Mononucleosis often referred to as mono, the kissing disease, or glandular fever, is a viral infection commonly caused by the Epstein-Barr virus. Although, it can also be caused by the cytomegalovirus. It is most common in people aged 15 to 17 years, although anyone can contract mononucleosis. The most common way to contract the disease is by direct contact with an infected person’s saliva. As the alternative name suggests, kissing is one way to contract the disease, but activities such as sharing food, drinks, lip gloss, toothbrushes and eating utensils can also cause the spread of the virus.
The most common symptoms of mononucleosis are sore throat, swollen glands, fever and extreme fatigue. Other symptoms include muscle soreness, headaches, enlarged liver or spleen, loss of appetite, skin rash, weakness and abdominal pain. Some people who contract mononucleosis will have very severe symptoms whilst others may not even notice that they are unwell. These symptoms usually appear 4 to 7 weeks after contact with the virus.
What is the treatment for mononucleosis?
Due to the fact that mononucleosis is caused by a virus there is no cure for the disease. However, it is common for a person suffering with Mononucleosis to also have a strep throat infection. Strep throat is treatable with antibiotics and may relieve some of the pain associated with a sore throat.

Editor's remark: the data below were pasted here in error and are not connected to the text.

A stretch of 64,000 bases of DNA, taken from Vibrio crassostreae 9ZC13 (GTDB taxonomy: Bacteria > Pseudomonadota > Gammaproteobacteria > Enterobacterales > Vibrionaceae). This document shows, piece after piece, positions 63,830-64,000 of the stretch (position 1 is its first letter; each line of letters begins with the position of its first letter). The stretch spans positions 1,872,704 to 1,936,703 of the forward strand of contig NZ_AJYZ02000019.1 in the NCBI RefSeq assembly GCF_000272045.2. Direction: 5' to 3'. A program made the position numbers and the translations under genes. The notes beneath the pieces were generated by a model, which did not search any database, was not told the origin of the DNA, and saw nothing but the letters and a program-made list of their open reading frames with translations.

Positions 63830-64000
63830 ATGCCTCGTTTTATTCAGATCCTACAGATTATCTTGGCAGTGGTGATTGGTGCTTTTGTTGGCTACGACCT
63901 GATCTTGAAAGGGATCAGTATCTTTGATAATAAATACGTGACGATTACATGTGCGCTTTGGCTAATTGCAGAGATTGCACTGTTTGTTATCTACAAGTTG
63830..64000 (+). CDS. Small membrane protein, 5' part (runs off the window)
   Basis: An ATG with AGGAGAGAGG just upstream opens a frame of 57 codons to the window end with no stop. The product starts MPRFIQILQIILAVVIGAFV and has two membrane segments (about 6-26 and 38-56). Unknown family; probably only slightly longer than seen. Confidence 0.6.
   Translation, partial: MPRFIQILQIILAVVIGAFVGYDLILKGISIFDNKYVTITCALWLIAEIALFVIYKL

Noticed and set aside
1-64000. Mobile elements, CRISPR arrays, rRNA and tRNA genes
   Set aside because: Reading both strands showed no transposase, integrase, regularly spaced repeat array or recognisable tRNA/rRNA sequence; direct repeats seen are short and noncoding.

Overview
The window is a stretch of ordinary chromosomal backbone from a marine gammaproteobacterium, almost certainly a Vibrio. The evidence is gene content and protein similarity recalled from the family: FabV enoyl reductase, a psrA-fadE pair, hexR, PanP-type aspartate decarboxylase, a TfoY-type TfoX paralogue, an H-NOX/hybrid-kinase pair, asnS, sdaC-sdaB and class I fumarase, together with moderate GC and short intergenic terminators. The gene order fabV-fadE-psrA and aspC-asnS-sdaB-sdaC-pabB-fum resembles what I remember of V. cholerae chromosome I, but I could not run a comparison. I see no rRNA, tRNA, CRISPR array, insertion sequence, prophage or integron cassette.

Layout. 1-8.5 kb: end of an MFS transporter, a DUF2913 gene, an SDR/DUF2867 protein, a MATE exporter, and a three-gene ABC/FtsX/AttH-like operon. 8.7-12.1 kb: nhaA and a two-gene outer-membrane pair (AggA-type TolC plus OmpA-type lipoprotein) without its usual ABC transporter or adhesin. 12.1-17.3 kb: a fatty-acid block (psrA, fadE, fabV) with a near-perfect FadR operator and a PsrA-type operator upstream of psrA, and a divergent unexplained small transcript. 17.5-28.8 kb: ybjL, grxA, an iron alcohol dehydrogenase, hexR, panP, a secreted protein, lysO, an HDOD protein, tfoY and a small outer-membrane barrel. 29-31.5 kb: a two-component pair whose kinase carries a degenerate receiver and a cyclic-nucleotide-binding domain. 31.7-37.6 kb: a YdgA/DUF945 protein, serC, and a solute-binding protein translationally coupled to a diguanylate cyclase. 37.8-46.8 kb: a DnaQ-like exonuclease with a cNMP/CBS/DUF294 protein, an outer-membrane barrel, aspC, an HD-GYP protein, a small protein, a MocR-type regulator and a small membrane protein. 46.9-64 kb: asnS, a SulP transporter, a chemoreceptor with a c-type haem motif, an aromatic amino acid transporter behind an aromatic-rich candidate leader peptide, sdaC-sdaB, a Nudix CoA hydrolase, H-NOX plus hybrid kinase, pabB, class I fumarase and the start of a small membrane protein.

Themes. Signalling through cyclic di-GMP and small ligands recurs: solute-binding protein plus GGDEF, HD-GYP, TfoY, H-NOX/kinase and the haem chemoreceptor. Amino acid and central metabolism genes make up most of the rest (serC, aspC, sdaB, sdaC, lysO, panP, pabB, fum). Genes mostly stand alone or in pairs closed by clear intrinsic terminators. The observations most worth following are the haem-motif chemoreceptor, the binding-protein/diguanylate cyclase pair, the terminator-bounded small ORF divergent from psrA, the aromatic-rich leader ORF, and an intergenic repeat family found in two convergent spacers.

The best treatment for mononucleosis is rest. The symptoms of the disease usually begin to ease within 2 to 4 weeks, but it can take several months to return to pre-disease activity levels. A doctor may recommend the use of acetaminophen or ibuprofen for the fever, muscle aches and other pain associated with the disease. Even once the person has begun to recover from the disease and resume regular activities, it is advised not to participate in sporting activities or rough play that may lead to body contact. This is because the spleen and liver are enlarged by this infection and a blow to the area could cause these organs to rupture resulting in internal bleeding.
It is important to rest and recover fully from mono before getting back into your normal routine. Pushing the body too hard can lead to post-viral syndrome which can last for months and cause ongoing health issues and/or tiredness.
Did you know?
The Epstein-Barr Virus is carried in the body for life. People infected with this virus can transmit it to others through their saliva for months after an infection. This virus is also thought to be responsible for other illnesses.